Showing posts from December, 2013

Four Fun Robot Toys from Mego’s Micronauts Line

In this last installment of my year-end series about cool robot toys from Japan, I've decided to look back at one of the classics: Takara’s Microman line, which was released in the U.S. in the late '70s by Mego under the name Micronauts. Micronauts was a contemporary of another line of imported Japanese robot toys, Mattel’s Shogun Warriors, and both lines even had comic book series published by Marvel. While Shogun Warriors featured Super Robots from several anime series that had pilots and combination configurations, that toy line didn’t have any pilot figures or robot figures with combination capabilities; in contrast, Micronauts provided the first examples of mech and combiner robot toys to kids in the U.S. Read on for a look at four of Micronauts’ groundbreaking toys.

Getting it Right with Getter Robo Toys

Because I live in the U.S. and not Japan, my first introduction to combiner robots came through Japanese toy lines that were imported into the U.S. during the '80s: Gobots, Transformers and Voltron. Since each of these toy lines had its own cartoon series, it was generally assumed that if you saw a group of vehicles or robots combining together to form a gigantic robot in the cartoon, there was also a toy available that could do the same thing. After all, who would taunt potential toy buyers with a cartoon that showed vehicles and robots doing something that their toy versions couldn't do, right?

What I didn't know at the time and only found out recently was that the concept of a combiner robot actually began in the '70 with a manga and anime series called Getter Robo. In Getter Robo, three combat jets would combine together to form a giant robot; depending on the sequence of the jets' combination, a different giant robot would be formed. Getter Robo was very popula…

The Mighty Miniature Robots of Machine Robo

Sometimes, I don't know what I would do without the Internet, particularly when I look up things that were well-known at one time but have since faded into obscurity. In the ancient times when print media ruled the information landscape, it could take up to days, weeks, and even months to track down publications that mention trends or products that are no longer considered popular by mainstream culture. With the Internet, the same kind of search can only take a few hours or even minutes, especially because amateur writers can publish whatever they want online without being solely driven or restricted by profit.

This intro brings me to the topic of this post, Bandai's Machine Robo toy line. Machine Robo started in 1982 and it was one of the earliest toy lines based on robots that can transform into vehicles. Bandai started exporting these toys to other countries in 1983, and Tonka distributed them in the United States under its Gobots line. As anyone who grew up in the '80s …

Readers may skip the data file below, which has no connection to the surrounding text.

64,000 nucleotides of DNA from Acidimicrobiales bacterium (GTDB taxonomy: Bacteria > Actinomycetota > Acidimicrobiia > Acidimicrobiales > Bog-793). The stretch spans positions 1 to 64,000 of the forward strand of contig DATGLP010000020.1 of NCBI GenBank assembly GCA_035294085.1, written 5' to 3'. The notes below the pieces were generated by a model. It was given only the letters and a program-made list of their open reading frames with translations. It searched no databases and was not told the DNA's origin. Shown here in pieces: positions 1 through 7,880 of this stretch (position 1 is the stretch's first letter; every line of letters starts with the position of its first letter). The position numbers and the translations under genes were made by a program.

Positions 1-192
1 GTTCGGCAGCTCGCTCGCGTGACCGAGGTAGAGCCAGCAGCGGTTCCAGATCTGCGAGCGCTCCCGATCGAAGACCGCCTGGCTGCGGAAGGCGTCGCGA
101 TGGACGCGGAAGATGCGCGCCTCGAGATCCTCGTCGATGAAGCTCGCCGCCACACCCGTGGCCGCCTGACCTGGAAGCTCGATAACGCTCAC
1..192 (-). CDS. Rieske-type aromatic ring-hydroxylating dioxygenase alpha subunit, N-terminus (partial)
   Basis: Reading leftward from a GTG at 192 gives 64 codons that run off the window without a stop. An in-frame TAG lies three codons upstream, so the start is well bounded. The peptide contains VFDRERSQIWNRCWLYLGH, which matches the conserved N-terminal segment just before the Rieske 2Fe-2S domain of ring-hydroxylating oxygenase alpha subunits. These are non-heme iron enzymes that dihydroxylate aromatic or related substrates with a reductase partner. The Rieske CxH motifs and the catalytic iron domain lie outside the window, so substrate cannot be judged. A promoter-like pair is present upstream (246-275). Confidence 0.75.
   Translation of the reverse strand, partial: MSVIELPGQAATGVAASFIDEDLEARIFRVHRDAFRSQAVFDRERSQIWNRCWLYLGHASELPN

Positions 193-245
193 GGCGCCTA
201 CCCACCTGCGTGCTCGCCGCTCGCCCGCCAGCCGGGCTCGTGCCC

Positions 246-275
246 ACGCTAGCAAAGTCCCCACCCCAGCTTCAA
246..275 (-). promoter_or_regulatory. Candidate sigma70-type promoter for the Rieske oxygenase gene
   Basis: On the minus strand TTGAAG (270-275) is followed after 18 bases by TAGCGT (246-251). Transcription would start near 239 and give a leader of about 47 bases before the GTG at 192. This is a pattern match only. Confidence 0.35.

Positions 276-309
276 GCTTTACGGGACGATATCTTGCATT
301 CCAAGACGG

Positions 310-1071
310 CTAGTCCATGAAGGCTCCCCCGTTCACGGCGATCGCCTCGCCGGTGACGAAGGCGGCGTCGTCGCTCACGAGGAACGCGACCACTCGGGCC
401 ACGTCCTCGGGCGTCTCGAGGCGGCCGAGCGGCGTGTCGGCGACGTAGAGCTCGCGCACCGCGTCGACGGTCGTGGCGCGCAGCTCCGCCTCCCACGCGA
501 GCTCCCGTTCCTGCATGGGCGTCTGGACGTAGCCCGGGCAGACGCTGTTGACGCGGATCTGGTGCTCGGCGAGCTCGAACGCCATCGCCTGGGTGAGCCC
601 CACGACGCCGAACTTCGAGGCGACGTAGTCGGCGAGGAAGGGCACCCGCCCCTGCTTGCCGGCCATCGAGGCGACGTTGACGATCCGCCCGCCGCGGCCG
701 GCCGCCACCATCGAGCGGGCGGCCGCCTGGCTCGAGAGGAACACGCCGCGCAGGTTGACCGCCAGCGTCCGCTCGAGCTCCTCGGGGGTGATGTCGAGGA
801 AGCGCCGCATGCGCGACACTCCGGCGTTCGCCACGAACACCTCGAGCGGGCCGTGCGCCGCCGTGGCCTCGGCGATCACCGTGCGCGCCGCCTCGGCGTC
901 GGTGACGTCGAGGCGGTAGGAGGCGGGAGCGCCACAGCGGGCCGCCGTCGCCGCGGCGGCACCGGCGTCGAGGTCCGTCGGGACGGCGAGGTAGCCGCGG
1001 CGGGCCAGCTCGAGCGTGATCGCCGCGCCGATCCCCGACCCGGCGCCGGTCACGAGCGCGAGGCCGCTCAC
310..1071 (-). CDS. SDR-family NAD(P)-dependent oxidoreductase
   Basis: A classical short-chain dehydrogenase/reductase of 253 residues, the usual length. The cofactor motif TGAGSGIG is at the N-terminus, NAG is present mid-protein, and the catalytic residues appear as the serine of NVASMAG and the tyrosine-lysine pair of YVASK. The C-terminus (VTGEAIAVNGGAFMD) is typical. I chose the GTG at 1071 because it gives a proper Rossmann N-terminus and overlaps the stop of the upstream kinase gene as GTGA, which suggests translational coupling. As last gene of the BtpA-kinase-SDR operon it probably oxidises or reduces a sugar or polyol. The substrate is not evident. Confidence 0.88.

Great Moments in Toy Robot History: Shogun Warriors

The origins of popular and recurring trends in pop culture can sometimes be difficult to pinpoint, especially trends that have gone on for so long that they become an accepted fixture of everyday life. For this post, I'm talking about Japanese robot toys that are imported and sold in the U.S. I'm sure robot fans who are around my age will remember how Japanese robot toys dominated the shelves of toy stores during the 80s, but the trend of U.S. toy companies securing the rights to sell Japanese robot toys in North America actually began in the 70s with Mattel's Shogun Warriors. While the Shogun Warriors line didn't last long, its influence would impact the toy industry for decades to come. Read on for my retrospective of this trend-setting toy line.

Big 'Bots and Belligerent Behemoths Clash in Pacific Rim (2013)

Since I'm planning to wrap up 2013 with a look back at a few examples of Japanese robot toys--one of my favorite kind of toys--I thought I would kick off this year-end series of posts with a review of Guillermo del Toro's Pacific Rim, one of the big-budget releases from last summer that I missed when it was playing in the theaters.

Summer blockbusters have never been held in high regard by the film critic community, and such critics have been particularly displeased with Hollywood's over-usage of CGI effects to produce increasingly bigger and louder blockbuster movies. To be sure, such criticism is not entirely inaccurate: CGI does permit the creation of larger-scale environments and set pieces in ways that miniatures, matte paintings and other practical effect techniques could never allow. As such, CGI has enabled the production of many, many summer blockbusters that are enormous in terms of spectacle but conspicuously short in terms of creative ideas and conceptual depth.…

The Fantastic Four(th): A Review of Lou & Yana's JawsFest 4 DVD

They said they wouldn't do it ... but the fans demanded otherwise. Thus, with great pleasure I had the privilege of recently receiving a screener copy of Lou & Yana's JawsFest 4: Revenge of the Finatics DVD. This DVD marks fourth and final installment in Lou and Dianna "Yana" Pisano's series of fan-made videos that are devoted to Jaws, the franchise that it spawned, and the locations at Martha's Vineyard and elsewhere that made the franchise possible.

Of course, the Pisanos' previous trilogy of JawsFest DVDs are extremely comprehensive about Jaws and its connections to Martha's Vineyard, so what could possibly be left to cover? PLENTY. Read on for my complete review of Lou & Yana's JawsFest 4, a DVD with plenty of interviews, location tours, sing-a-longs, and shark jumpings.